“I can’t believe I waited so long to get a SUP board!”
– Rose on the Lake last Sunday
I’ve lived within close walking distance of a lake for almost three years. Regrettably, I waited until last month to purchase a stand up paddle board. Thanks to the recommendation of my adventurous friend Yiling Wong, I purchased the ISLE 10’4 Airtech Inflatable Yoga Stand Up Paddle Board (6″ Thick) iSUP Package.
As the days yawn longer and air gets warmer, my snowboard powder dreams recede and give way to the echo of hypnotic rhythmic waves of a good lake paddle. Several friends asked me about my SUP (stand up paddle board) equipment, all in this last week, so I thought it was finally time I jot something down for you.
Q: Which paddle board do you have? Thinking of making an investment.
A: Woohoo, SUP! I have this one from Isle Surf & SUP:
ISLE 10’4 Airtech Inflatable Yoga Stand Up Paddle Board (6″ Thick) iSUP Package
Q: You’re happy with it? Inflatable sounds awful, but look a lot cheaper than the non-inflatable..
A: Yes, very happy! I’ve brought it with me all over the Pacific Northwest since Fall 2016, a feat which would’ve been hard and much less likely with a rigid board since I have a Honda Civic so it would’ve been hard to carry and store. Once inflated to proper PSI, it’s quite rigid and stable. I suspect that a different rigid one would be extra maneuverable, but not nearly so grippy for those nice yoga stretches. To me, inflatable is worth the trade-off for portability. How portable? Well, I even took it on my back on an e-bike to get it from my AirBnB in Bend to paddle the Deschutes River the weekend of the eclipse. Yup.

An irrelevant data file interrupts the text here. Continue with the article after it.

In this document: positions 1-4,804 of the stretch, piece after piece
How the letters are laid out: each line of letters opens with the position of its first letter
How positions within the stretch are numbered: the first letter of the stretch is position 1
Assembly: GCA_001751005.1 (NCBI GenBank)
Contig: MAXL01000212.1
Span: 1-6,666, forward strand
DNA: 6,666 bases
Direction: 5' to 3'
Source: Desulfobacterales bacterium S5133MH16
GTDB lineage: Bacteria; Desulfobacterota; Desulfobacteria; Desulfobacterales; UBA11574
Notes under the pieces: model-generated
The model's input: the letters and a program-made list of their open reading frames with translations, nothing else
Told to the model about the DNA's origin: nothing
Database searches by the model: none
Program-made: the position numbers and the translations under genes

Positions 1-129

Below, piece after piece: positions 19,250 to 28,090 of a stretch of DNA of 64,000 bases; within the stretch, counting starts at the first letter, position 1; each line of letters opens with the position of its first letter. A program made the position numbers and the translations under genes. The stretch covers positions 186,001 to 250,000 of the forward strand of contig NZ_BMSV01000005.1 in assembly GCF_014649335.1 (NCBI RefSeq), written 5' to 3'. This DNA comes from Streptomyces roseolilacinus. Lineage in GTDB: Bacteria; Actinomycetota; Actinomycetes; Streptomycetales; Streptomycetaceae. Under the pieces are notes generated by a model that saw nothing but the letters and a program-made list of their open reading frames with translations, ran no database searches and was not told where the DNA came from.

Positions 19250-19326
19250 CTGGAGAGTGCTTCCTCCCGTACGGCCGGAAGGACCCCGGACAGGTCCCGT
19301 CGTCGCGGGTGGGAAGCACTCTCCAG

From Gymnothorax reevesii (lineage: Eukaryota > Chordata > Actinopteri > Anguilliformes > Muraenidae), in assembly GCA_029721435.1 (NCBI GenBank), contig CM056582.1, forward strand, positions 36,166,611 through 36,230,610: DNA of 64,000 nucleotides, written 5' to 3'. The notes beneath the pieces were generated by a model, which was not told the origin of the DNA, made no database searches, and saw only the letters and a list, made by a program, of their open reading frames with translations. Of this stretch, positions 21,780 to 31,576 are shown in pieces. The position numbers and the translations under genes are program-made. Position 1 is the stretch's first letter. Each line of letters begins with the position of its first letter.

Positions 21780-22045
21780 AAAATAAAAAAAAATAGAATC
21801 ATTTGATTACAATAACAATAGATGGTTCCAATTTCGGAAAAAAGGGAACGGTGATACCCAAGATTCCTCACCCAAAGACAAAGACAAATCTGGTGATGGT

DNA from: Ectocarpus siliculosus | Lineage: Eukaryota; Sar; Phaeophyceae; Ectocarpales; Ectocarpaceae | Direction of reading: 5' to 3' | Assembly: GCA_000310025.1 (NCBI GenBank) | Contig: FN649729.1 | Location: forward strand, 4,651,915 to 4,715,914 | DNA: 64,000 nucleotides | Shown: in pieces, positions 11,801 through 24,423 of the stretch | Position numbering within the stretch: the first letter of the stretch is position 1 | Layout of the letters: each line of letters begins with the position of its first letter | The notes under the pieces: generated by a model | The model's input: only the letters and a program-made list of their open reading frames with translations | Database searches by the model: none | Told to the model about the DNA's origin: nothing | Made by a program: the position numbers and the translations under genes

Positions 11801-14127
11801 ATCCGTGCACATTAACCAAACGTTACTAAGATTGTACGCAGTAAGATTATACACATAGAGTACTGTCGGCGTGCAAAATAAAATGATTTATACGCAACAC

This post is on stand-up paddle board (SUP) in the vicinity of Kaohsiung, specifically.
Mama: What is this thing you do, Yiling? Paddleboat, like with your feet?
Me: Um, no mama, it’s called stand-up paddleboard.
Me: No, BOARD. It’s like a surf board, but bigger and more stable. You stand on it, and you row with a paddle.
Mama: Oh. Okay.
Me: Just call it ‘sup.
Mama: Um, okay…paddle …boat…?
This was the conversation that was repeated several times with my mother as I tried to find a place for SUP near Kaohsiung, Taiwan. Some things always get lost in that relationship, even when it’s all in one language. Even so, she did her best to help find a place for this one indulgent endeavor of mine on this trip to her home stomping grounds.
Eventually, I also learned that those who do know of it call it S.U.P. there, pronouncing each letter separately. Esss-yooo-peeee. If you’re asking around on your visit, that’s what you should ask after. Also: googling kayak tours can increase your chances. To save you a little trouble, here’s what I found at the time in my search.